Fee for Service Dentistry – quality vs quantity
Fee for service dentistry provides people with high quality, appropriate treatment for their needs in exchange for a fair fee considering the time, care, skill, judgment and materials required to render that treatment.
Fee for service dentistry is not based on a fixed fee delivery system (such as a Preferred Provider Organization) that predetermines what the fee should be or how treatment should be rendered (which some insurance companies or managed care plans dictate).
In a fee for service dentistry practice, the dentist expects to be paid the quoted fee for services and treatments at the time of service, unless other arrangements have been made.
Do Fee for Service Dentists Accept Dental Insurance?
Fee for service dentists accept most dental insurance benefits. However, depending on your dentist’s payment policy, you may be required to pay the full fee at the time of service, regardless of whether your dental insurance approves of or covers them. Your dentist could also require that you pay for treatment costs at the time of service and be reimbursed by your insurance company later. In some cases, you could be allowed to pay your copayment after the insurance portion has been estimated. In this case, the insurance company will send the insurance portion to the provider.
Many patients with dental insurance are not aware that they can choose a fee for service dentist – or a dentist not within their network – without having to absorb the entire cost of treatment themselves, depending upon what their coverage allows. Also, recently insured people may leave a trusted dentist to go to a participating provider because they are unaware that they have an option to choose their own dentist. However, this may not always be the case when the insurance is a PPO or managed care dental plan.
Choosing Fee for Service Dentistry
Fee for service dentistry enables you to choose the dentist you want for your treatment, rather than be restricted to those dentists who have agreed to accept the insurer’s fee schedule in an insurance plan or predetermined network.
If you require the services of a specialist such as a periodontist or endodontist, and have been given a specific referral or recommendation from your plan’s general dentist, you may be permitted to see a specialist who is not part of your plan’s network.
If you do not have dental insurance, there are no drawbacks to going to a fee for service dentist.
However, if you do have dental insurance and are considering a fee for service dentist, you can expect to pay slightly higher fees than if you went to a dentist participating in your plan.
For example, if a patient had a root canal with a fee of $1,000 and the insurance company paid 80 percent, the patient would end up paying a little more than their usual 20 percent copayment with a fee for service dentist. This is because the insurance company pays 80 percent of a set fee (which is generally lower than the fees of most fee for service dentists) that is predetermined and established by the insurance company.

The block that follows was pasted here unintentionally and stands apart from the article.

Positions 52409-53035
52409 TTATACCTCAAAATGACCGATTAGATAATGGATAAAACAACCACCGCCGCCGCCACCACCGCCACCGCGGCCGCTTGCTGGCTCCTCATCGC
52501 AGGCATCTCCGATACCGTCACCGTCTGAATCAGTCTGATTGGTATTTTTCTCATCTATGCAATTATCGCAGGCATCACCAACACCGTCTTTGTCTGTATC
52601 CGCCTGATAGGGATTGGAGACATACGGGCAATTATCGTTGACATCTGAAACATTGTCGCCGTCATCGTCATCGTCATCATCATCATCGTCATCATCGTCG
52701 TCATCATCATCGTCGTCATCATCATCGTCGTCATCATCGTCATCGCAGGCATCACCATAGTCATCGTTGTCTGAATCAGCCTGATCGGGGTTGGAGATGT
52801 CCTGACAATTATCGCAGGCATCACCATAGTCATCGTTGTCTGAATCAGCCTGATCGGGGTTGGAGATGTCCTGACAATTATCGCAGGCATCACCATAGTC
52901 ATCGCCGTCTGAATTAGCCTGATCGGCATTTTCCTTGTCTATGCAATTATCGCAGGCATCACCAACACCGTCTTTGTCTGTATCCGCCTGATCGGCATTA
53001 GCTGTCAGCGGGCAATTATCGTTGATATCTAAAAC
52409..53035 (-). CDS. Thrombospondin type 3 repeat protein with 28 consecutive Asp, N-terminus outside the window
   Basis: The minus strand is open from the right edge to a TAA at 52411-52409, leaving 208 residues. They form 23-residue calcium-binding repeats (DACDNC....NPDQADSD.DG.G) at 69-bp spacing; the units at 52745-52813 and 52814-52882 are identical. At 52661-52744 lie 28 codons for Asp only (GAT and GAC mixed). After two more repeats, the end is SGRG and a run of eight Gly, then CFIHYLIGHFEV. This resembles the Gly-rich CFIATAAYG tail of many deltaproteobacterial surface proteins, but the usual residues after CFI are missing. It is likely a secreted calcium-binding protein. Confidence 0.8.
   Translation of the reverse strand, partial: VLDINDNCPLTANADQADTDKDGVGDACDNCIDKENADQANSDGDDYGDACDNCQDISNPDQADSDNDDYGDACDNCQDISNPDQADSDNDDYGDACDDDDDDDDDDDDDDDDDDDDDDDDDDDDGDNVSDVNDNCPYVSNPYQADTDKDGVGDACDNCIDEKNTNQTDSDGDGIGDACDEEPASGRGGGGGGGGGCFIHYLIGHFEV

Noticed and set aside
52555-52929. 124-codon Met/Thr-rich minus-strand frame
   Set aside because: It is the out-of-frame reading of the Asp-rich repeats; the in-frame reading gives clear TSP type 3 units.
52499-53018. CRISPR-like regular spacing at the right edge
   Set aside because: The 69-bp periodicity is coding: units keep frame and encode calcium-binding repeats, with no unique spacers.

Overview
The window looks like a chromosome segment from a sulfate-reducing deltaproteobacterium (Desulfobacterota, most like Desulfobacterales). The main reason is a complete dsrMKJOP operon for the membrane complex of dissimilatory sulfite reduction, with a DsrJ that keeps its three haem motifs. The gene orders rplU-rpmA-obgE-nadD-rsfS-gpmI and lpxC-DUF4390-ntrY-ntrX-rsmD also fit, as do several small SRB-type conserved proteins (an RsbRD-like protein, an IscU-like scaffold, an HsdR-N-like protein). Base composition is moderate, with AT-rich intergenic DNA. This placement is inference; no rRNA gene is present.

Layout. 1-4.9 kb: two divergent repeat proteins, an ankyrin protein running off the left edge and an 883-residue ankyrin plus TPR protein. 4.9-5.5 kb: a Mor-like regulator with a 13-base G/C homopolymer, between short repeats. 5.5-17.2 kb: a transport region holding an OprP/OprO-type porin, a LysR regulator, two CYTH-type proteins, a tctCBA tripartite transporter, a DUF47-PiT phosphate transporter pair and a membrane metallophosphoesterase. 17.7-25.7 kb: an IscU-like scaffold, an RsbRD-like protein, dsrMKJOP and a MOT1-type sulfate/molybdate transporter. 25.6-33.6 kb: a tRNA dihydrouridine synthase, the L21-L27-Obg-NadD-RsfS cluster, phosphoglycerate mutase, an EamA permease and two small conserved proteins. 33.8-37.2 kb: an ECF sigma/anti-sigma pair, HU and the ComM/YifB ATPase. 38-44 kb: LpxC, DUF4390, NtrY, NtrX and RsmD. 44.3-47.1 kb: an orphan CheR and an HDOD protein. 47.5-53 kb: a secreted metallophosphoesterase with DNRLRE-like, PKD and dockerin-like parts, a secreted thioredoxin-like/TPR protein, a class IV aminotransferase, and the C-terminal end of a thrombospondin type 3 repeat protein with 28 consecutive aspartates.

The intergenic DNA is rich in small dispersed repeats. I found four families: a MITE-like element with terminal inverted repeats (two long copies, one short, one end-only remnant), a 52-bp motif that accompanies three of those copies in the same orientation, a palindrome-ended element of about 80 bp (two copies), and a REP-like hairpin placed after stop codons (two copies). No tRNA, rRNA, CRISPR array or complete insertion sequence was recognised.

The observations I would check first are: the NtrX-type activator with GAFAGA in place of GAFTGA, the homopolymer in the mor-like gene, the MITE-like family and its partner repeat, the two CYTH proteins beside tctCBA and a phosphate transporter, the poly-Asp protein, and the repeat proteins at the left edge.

For example, in a PPO or managed care dental plan, the dental insurance company has contracted a fee schedule with the dentist, who generally has an agreement with the insurance company to write off the difference in charges without charging the patient any additional out-of-pocket expense. If a patient with a PPO or managed care plan chooses to see a fee for service dentist, they will more than likely have additional out-of-pocket expenses.
Paying for Fee for Service Treatment
Patients who undergo dental treatment from a participating provider have the advantage of knowing exactly what to expect as far as out of pocket expenses. In-network or participating providers must adhere to predetermined fees.
With fee for service dentistry, dentists determine their own fees for dental procedures. Patients receiving a proposed treatment plan for dental services have no way of knowing if the estimated fees are fair and reasonable. However, most dentists’ fees are consistent within the same geographical locations.
Patients who choose a fee for service dentist can obtain a pre-estimate for dental work, which is submitted to the insurance company and can provide an indication of what would be needed up front before beginning treatment.
In a fee for service model, you pay the entire fee for the dental procedure up front or the portion of the fee that is not covered by your dental insurance. Dental financing may be available to help you manage your out-of-pocket expenses.
The average dentist that puts dental insurance before patient care spends less than 5 minutes with a patient at one time other than a procedure. A Fee For Service Dentist spends upwards to 30 minutes and is very thorough. Patient wellness comes before insurance company politics